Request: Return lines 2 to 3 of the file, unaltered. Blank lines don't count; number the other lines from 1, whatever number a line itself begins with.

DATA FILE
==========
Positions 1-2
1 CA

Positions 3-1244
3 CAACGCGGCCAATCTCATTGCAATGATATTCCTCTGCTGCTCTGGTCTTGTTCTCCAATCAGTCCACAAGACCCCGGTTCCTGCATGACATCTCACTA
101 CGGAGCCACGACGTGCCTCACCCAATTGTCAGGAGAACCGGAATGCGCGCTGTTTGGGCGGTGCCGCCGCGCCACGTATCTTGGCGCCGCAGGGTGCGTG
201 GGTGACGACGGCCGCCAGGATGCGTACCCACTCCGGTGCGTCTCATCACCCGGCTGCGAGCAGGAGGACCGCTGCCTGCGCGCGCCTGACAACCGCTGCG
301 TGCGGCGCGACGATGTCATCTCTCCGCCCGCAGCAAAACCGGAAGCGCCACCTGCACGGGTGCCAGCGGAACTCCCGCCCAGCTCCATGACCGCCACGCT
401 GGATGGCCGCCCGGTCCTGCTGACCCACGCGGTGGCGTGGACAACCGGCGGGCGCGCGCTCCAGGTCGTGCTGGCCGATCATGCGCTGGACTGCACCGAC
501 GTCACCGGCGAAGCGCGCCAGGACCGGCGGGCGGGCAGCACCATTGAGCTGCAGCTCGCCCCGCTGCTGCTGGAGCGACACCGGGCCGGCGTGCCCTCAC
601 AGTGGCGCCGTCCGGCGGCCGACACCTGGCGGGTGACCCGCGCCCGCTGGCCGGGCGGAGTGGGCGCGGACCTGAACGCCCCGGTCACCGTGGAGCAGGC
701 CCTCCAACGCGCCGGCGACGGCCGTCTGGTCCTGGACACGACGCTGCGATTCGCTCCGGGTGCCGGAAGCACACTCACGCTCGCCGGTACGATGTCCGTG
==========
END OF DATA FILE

1 CA

Positions 3-1244